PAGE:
It is a common complaint that American law can sometimes have difficulty keeping up with American science. In particular, the world of reproductive medicine has made a number of important advances in recent years. Those advances have occasionally come into conflict with our current understanding of family law.
A Maryland couple, for example, is currently fighting a long and bitter battle over the future of their frozen, fertilized embryos. Human embryos are commonly frozen, either fertilized or unfertilized, as part of the artificial insemination process.
In this case, the couple decided to divorce while they still had nine fertilized embryos frozen at a local artificial insemination clinic. The couple, who already had one child born through artificial insemination, was split on opinions about the embryo’s future. The man did not want any more children and he asked for the embryos to be destroyed. The woman, however, wished to conceive another baby.
According to an agreement with the artificial insemination clinic, the woman had legal rights over the embryos. The husband took her to court, however, stating that he had a right to decide whether to become a father or not. What followed was a mix of legalese covering child custody, child support and property division.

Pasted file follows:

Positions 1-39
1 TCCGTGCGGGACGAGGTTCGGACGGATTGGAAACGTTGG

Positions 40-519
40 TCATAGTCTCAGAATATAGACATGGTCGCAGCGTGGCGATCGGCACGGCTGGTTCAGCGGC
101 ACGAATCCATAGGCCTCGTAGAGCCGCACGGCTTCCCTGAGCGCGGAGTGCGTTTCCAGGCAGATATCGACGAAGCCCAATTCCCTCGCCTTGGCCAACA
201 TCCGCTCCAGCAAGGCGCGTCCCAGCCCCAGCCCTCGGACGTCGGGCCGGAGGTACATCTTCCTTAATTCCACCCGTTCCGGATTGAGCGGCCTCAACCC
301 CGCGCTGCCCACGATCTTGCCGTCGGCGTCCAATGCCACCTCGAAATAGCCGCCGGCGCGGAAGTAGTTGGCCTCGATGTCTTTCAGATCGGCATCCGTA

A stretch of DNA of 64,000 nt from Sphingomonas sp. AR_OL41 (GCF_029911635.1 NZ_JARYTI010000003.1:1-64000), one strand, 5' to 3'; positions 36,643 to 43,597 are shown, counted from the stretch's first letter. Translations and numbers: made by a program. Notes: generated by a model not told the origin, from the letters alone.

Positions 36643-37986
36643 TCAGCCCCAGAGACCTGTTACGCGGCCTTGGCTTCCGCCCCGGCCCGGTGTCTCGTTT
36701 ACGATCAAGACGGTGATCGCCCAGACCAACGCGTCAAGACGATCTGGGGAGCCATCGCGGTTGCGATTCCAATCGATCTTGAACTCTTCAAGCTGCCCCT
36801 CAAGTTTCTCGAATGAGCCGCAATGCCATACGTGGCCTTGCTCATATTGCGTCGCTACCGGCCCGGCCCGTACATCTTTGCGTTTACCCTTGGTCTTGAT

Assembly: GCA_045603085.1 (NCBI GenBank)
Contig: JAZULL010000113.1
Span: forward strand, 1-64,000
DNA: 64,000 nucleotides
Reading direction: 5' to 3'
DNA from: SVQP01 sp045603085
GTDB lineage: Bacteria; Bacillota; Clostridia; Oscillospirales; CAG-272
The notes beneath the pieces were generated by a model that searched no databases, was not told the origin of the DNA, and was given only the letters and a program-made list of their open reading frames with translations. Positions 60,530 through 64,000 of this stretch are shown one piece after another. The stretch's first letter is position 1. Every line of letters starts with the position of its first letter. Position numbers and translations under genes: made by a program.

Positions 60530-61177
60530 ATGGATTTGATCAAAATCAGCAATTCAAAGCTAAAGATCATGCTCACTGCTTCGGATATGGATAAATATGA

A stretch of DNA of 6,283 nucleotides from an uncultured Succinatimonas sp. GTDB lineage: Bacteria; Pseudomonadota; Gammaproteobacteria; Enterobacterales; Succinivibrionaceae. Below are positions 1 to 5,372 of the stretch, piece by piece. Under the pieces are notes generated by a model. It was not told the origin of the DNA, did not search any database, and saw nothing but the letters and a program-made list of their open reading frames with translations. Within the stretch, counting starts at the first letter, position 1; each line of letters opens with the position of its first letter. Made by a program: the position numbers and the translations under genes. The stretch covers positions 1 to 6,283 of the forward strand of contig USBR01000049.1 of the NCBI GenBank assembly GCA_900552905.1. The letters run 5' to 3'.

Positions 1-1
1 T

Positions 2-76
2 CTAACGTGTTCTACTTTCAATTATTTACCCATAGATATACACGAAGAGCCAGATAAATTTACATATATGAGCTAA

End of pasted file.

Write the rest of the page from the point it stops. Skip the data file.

One key question was the future of any children the woman would conceive. The man said that the woman was an unfit parent, an assertion apparently supported by a previous court decision. Furthermore, he had concerns about child support. Would the biological father be forced to pay child support when the woman was artificially inseminated and became pregnant against his wishes?
All of this is wrapped up in the much thornier question of whether to treat fertilized embryos as property (as they traditionally have been) or people (as some believe they should be). Many of our existing laws were not written with such questions in mind.
As a result, it falls upon judges and family law attorneys to help determine how the law should be interpreted in cases such as these. It can be a difficult, contentious process, but such litigation helps to pave the way for smoother decisions further down the road.
The Washington Times, “Are unborn children people or property in a divorce, and who decides?” Myra Fleischer, Sep. 19, 2013